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Readers comments 6.28.13

Change the rules

Dear Editor:

John Pixley’s June 21 Observer column, “Don’t Like the Game? Change the Rules,” was right on.

What perplexes me is the portion about the city spending $165,000 for doubtful “traffic calming measures” when it seems a simpler and less expensive solution is available. The state ruling on continuously re-setting speed limits to higher than average actual speeds rewards law breakers and decreases safety.

 The less expensive solution I would like to suggest is based on observations I’ve made when driving. This observation is that if there is a law enforcement unit conspicuously active in the immediate vicinity, the flow of traffic seems to magically slow down to the legal speed limit.

Wouldn’t it be more effective to put an active law enforcement unit on the street while a Radar Speed Survey is being conducted??The officer could pull over and ticket violators with flashing lights and obvious visual impact, and let the Radar Speed Survey reflect the attendant reduced speed that other motorists would likely demonstrate.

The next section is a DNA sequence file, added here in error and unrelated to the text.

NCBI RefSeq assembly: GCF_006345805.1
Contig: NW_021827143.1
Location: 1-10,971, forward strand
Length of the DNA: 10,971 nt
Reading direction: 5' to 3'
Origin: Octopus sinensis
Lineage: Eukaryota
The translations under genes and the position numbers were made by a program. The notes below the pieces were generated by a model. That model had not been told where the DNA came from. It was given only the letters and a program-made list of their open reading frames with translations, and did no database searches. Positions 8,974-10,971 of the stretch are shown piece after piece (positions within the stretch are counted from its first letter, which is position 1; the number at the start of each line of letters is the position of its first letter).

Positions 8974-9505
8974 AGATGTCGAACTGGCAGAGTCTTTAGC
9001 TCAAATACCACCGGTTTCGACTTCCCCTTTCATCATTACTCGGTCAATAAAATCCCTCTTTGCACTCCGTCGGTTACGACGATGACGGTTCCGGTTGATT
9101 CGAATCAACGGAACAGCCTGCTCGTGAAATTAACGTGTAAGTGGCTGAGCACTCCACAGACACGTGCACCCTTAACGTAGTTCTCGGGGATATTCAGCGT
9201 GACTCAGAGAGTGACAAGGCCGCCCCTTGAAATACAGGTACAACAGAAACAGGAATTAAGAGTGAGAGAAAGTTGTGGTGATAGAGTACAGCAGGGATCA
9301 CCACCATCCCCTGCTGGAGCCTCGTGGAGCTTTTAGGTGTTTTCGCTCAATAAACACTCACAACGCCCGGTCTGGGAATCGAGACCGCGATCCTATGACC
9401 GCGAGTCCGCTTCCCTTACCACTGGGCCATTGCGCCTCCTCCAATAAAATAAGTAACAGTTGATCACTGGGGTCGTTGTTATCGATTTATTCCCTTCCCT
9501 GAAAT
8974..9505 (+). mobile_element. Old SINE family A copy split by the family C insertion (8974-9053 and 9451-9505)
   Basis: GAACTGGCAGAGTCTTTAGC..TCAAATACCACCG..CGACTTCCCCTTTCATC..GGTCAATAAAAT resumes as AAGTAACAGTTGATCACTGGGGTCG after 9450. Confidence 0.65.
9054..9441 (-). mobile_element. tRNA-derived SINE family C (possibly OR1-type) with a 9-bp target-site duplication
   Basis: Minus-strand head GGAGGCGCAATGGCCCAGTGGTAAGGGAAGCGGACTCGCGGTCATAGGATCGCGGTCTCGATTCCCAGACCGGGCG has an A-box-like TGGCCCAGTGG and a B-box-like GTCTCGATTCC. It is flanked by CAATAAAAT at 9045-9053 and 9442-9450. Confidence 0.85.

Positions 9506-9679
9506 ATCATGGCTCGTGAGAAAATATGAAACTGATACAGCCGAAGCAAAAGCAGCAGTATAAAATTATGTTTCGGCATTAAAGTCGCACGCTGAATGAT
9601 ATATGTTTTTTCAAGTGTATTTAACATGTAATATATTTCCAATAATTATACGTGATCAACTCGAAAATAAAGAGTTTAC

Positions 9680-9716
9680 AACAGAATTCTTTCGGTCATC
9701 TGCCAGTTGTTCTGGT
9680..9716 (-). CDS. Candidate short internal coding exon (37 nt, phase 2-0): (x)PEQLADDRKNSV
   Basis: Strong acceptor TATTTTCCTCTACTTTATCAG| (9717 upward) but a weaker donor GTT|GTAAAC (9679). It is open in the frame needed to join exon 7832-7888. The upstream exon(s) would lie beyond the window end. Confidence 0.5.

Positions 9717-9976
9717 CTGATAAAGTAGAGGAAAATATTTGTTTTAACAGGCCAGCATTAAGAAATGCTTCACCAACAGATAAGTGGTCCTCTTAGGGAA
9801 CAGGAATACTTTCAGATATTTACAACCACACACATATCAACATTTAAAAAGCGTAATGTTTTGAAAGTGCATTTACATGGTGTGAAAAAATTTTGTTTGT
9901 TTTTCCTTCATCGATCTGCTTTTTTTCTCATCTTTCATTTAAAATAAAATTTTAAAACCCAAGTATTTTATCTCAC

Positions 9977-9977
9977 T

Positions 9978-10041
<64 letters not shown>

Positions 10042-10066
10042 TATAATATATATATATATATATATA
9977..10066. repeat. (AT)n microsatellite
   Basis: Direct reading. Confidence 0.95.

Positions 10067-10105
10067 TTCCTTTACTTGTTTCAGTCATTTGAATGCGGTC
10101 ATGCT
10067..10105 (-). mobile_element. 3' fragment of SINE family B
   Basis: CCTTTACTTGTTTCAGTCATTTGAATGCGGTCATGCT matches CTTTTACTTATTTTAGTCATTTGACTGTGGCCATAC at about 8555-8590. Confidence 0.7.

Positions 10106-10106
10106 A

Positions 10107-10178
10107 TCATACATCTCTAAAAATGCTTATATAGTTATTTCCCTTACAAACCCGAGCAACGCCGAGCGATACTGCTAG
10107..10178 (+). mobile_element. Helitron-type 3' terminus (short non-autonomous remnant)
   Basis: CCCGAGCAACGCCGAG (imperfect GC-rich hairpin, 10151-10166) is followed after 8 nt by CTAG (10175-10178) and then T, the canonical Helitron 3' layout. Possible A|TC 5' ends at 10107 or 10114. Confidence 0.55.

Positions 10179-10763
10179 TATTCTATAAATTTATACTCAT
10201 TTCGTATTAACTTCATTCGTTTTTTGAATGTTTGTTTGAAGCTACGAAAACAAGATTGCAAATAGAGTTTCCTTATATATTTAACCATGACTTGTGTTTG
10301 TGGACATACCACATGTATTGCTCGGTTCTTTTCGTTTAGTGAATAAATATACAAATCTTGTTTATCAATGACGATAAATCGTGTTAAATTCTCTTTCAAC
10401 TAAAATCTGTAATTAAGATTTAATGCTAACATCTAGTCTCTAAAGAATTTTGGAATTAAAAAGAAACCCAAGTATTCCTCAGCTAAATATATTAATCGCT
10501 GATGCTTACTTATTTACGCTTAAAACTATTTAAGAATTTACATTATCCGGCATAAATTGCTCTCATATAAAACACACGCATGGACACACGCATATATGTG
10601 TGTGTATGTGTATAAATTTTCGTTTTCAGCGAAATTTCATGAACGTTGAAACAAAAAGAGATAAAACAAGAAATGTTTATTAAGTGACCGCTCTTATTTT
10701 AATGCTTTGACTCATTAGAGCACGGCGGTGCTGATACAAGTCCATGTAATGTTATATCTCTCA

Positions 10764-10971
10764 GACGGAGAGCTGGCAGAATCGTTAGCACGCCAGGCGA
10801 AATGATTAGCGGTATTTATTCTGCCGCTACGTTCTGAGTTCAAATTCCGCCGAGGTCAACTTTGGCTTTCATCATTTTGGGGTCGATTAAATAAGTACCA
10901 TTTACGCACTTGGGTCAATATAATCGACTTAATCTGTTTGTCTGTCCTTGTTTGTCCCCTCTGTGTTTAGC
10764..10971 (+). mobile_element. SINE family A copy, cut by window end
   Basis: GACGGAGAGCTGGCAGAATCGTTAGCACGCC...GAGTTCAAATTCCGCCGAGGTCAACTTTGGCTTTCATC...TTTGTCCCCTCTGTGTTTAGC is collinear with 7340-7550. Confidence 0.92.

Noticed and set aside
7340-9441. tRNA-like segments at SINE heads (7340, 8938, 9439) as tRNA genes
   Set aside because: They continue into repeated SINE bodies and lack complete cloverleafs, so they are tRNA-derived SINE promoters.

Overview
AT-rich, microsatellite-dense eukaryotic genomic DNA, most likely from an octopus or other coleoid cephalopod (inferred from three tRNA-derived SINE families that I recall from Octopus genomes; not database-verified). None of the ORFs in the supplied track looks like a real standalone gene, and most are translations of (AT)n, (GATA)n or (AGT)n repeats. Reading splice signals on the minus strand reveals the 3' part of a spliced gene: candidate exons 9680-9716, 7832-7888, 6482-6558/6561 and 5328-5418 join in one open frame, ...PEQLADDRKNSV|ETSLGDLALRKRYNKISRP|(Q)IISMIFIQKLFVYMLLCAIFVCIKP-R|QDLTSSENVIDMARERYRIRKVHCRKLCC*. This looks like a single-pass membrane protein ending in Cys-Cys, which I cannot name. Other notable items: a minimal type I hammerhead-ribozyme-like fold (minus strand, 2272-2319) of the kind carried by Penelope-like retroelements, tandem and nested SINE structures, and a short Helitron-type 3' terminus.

This procedure may sound as ridiculous as the state policy that encourages increasingly higher and higher speeds, but it might lead to keeping speed limits enforceable within reasonable safety boundaries.

John Roseman

Claremont

 

Equality in America

Dear Editor:

What an amazing day! I watched our Supreme Court strike a huge blow against Democracy and Civil Rights by basically gutting the 1965 Voting Rights Act, and then turned around to find out that the same group of people had actually taken 2 steps in the other direction by ruling against DOMA and Proposition 8.

The sad thing about it is that I wasn’t surprised by the ruling on voting rights; this kind of travesty is what we almost expect from the court.

Regarding DOMA and Proposition 8, I want to quote a Southern senator: “It’s a sin according to the Bible, it would destroy the sanctity of marriage, and, if we approve this, does that mean we can start marrying dogs and sheep now, too?”

This statement is inclusive of the 3 main arguments I have heard against gay marriage. The problem is this: That quote is from 1964 and this Senator (who was also an ordained minister) was talking about interracial marriage, not gay marriage.